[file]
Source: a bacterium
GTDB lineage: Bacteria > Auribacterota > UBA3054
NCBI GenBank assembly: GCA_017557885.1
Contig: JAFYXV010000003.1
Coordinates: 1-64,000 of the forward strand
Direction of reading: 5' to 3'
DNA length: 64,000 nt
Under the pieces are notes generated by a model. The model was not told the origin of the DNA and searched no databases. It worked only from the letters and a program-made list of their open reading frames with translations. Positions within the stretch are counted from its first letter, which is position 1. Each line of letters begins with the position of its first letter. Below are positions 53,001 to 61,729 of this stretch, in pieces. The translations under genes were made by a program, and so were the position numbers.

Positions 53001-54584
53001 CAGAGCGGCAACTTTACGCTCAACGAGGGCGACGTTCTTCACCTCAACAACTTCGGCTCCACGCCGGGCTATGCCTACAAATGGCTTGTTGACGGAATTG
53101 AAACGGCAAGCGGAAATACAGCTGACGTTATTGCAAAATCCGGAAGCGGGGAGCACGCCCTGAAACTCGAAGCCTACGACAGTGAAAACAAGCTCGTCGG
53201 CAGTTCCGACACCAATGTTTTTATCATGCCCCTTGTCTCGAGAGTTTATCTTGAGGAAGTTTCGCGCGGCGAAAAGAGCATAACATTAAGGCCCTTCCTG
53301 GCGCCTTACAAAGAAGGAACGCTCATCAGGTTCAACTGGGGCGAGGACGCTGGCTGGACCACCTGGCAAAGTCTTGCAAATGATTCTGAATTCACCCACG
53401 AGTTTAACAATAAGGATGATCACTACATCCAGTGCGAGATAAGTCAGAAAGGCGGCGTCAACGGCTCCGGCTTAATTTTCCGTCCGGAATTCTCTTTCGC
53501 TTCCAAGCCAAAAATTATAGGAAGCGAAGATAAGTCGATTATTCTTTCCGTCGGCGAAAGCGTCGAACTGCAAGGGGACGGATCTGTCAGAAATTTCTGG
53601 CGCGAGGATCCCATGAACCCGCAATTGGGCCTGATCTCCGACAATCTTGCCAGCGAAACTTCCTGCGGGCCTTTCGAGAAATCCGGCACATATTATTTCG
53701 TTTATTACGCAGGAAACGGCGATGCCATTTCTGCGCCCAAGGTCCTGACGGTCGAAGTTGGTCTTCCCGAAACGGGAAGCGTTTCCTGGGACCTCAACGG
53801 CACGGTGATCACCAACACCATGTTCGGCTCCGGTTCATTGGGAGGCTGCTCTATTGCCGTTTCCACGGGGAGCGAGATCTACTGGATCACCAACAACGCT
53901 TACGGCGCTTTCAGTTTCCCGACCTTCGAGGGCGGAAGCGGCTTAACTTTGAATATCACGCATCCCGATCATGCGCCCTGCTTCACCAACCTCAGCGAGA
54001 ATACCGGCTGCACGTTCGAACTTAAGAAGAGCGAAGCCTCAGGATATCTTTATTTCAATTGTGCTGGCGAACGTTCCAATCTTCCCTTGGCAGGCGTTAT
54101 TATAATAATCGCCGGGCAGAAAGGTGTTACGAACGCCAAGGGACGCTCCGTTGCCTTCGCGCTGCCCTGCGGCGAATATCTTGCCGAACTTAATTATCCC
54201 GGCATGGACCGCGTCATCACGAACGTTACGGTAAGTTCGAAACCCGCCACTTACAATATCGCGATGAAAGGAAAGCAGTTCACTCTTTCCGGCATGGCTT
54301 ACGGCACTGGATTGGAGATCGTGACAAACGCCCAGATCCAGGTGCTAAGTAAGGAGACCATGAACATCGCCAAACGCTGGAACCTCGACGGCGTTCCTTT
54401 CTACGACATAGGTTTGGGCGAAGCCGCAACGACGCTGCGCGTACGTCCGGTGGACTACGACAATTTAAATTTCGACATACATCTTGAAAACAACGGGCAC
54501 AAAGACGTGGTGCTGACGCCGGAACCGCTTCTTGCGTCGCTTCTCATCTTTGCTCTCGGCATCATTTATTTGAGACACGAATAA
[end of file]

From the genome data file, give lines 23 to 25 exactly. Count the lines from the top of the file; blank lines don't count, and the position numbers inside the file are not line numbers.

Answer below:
54301 ACGGCACTGGATTGGAGATCGTGACAAACGCCCAGATCCAGGTGCTAAGTAAGGAGACCATGAACATCGCCAAACGCTGGAACCTCGACGGCGTTCCTTT
54401 CTACGACATAGGTTTGGGCGAAGCCGCAACGACGCTGCGCGTACGTCCGGTGGACTACGACAATTTAAATTTCGACATACATCTTGAAAACAACGGGCAC
54501 AAAGACGTGGTGCTGACGCCGGAACCGCTTCTTGCGTCGCTTCTCATCTTTGCTCTCGGCATCATTTATTTGAGACACGAATAA